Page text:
The crisis last year temporarily changed the game for municipal debt issuance. Some weak state governments had to issue debt during the crisis at a time when investors only wanted to buy Treasuries and things like Gold. But there were simply not enough highly-taxed individuals in the market to absorb so many new tax-free bonds at interest rates the debt-burdened states could afford to pay; so California had to issue I.O.U.s and Washington came to the rescue (again). Deep within the stimulus package, was a cute subsidization trick—namely the Build America Bond program—which allowed state and local governments to issue taxable bonds at higher interest rates, thus attracting buyers like pension plans and foreign investors, while receiving a subsidy for the higher interest cost from the federal government. Naturally, the least fiscally-responsible state and local governments have the most to gain from this program, at the expense of all taxpayers.
For example, New York City recently issued $1.1 billion in bonds paying over 5.5%, but will receive cash from Washington equal to 35% of the cost—in this case a transfer (subsidy) from national taxpayers to New York City of $21 million annually. Altogether, transfer payments from this program will eventually total some $50 billion nationally—not bad pay, you might say, for brushing Wall Street’s teeth.
I Print, You Print, and We All Print
When states issue and sell Build America Bonds that are ultimately bought by their own pension plans (with Federal subsidy to boot), we are reminded of what the Federal Government does when it prints money. The whole process smells funny to us, and therefore we do not recommend investors have a large portion of their fixed investments in any one state’s municipal bonds if that government has shown an inability to manage persistent budgetary shortfalls without resorting to one-time subsidies and accounting tricks that borrow from the future. Put simply, their problems are not going away soon and no matter the increasingly meaningless debt rating, or supposed “insurance,” few municipal bonds should be considered “dry powder” for liquidity purposes.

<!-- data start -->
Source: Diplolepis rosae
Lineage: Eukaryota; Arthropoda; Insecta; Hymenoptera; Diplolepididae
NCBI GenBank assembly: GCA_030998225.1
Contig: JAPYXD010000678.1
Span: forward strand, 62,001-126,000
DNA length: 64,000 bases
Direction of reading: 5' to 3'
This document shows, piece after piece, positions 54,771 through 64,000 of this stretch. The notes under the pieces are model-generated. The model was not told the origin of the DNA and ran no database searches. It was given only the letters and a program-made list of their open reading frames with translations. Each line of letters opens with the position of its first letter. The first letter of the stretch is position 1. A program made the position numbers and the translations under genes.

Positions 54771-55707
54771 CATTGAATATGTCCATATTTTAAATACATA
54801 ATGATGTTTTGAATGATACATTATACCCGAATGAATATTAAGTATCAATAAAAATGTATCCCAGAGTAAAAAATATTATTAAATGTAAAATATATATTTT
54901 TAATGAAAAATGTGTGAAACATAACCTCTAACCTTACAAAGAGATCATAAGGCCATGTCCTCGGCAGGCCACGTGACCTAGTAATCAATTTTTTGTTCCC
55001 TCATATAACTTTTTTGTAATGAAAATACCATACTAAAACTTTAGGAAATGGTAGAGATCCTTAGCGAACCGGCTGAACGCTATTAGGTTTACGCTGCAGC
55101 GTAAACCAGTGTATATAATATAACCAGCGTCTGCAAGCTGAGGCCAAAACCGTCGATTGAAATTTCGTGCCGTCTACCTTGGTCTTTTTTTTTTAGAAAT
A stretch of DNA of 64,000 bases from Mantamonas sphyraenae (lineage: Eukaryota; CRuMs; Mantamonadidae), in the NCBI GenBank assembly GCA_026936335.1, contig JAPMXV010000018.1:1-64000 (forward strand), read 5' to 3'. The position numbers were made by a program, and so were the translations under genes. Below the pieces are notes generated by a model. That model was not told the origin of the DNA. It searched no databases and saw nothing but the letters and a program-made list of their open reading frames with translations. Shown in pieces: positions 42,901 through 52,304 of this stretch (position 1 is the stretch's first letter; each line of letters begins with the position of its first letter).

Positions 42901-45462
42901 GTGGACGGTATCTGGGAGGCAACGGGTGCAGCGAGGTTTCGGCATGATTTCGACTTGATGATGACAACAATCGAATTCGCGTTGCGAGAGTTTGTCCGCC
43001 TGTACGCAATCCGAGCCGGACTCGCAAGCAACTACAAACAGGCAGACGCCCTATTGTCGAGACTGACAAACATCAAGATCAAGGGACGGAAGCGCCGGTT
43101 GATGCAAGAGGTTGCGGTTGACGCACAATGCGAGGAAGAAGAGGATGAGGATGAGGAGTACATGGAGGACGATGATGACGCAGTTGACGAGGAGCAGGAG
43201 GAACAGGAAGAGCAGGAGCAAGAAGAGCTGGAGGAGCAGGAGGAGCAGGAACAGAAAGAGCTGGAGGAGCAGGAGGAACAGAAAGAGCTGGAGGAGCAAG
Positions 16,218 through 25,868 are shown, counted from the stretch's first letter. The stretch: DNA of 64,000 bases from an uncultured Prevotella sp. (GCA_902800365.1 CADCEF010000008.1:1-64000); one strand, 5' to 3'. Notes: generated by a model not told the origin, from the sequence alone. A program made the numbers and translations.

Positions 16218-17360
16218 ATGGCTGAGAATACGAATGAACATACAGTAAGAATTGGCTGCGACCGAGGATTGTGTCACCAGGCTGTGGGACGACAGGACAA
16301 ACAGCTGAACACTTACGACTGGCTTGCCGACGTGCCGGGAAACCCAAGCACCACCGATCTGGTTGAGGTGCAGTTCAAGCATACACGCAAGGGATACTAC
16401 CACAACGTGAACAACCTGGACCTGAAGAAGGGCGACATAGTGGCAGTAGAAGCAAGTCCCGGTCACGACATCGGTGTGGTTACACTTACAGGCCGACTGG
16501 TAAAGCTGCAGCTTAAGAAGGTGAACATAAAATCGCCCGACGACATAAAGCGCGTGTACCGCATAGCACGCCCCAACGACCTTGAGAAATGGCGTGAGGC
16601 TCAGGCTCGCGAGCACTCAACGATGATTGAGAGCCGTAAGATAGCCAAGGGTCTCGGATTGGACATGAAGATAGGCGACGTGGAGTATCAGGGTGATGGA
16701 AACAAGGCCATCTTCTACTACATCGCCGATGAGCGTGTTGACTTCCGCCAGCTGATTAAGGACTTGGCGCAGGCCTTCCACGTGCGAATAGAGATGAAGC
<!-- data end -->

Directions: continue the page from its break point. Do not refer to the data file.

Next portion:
Where Does Hamilton Point These Days?
The financial crisis has not really been fixed in our view. Our financial problems, like dark clouds, have slyly been moved from covering Wall Street to hanging over Washington D.C. in the form of deficits and ongoing guarantees.
We are puzzled by folks bidding up the shares of companies like Home Depot of late when, incongruously, the last place you will find these investors on Saturday is making a substantial purchase of a new grill or riding mower. It’s as if the near zero short-term interest rates and excess liquidity produced by the Federal Reserve are encouraging purchases of corporate stocks and junk bonds but not those same companies’ products in the form of revenues. This could be the Fed’s equivalent to the “Cash for Clunkers” program, except that this time it is investors being encouraged to pay for the junk.
We still do see attractive value in selected global companies such as consumer staples, energy, agriculture, and numerous technology and industrial companies serving growing emerging markets. We also have fixed and alternative investments that should preserve capital well and protect against a declining dollar if the country ends up with more clunkers than cash at some point. Thank goodness for countries like China, India and Brazil who are chugging along, providing their citizens with better lifestyles and offering the developed world—including of course Hamilton Point’s clients—investment opportunity.
Your comments and questions are always welcomed.